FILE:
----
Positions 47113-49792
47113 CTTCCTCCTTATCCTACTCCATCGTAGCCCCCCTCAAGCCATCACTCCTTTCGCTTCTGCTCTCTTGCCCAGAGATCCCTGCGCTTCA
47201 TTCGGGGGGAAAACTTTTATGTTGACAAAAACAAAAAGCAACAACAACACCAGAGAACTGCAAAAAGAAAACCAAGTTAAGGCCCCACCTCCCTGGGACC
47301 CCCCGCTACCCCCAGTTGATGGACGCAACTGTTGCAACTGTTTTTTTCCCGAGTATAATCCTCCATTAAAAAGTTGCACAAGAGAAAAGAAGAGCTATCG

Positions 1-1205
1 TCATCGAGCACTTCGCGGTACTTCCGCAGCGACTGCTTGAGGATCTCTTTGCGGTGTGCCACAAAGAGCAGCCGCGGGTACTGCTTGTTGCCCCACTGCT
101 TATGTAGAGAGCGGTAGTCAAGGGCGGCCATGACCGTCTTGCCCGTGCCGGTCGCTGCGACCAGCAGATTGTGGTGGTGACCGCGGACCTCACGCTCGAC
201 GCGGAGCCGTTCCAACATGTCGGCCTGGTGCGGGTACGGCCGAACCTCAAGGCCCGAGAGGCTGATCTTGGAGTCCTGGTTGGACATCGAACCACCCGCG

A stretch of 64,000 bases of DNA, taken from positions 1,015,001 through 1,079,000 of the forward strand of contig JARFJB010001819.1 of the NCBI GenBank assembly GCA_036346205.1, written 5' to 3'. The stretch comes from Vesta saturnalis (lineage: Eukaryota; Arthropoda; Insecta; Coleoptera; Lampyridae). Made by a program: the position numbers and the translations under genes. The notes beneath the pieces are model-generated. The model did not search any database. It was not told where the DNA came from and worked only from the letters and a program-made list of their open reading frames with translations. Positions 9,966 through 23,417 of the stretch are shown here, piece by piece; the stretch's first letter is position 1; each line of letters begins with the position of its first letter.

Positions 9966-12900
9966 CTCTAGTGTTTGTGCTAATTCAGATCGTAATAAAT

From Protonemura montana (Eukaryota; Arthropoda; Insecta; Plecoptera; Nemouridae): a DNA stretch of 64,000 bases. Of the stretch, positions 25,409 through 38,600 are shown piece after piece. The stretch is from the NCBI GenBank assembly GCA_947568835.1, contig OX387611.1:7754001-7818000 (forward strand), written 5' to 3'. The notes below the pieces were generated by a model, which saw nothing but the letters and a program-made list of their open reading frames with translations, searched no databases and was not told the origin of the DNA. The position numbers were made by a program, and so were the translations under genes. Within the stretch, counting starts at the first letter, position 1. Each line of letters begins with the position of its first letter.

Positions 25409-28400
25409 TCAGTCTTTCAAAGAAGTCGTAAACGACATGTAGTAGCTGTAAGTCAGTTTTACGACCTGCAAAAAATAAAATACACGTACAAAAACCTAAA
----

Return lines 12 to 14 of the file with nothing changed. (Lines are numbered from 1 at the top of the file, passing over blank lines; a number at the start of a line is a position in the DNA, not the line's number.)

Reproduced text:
From Protonemura montana (Eukaryota; Arthropoda; Insecta; Plecoptera; Nemouridae): a DNA stretch of 64,000 bases. Of the stretch, positions 25,409 through 38,600 are shown piece after piece. The stretch is from the NCBI GenBank assembly GCA_947568835.1, contig OX387611.1:7754001-7818000 (forward strand), written 5' to 3'. The notes below the pieces were generated by a model, which saw nothing but the letters and a program-made list of their open reading frames with translations, searched no databases and was not told the origin of the DNA. The position numbers were made by a program, and so were the translations under genes. Within the stretch, counting starts at the first letter, position 1. Each line of letters begins with the position of its first letter.

Positions 25409-28400
25409 TCAGTCTTTCAAAGAAGTCGTAAACGACATGTAGTAGCTGTAAGTCAGTTTTACGACCTGCAAAAAATAAAATACACGTACAAAAACCTAAA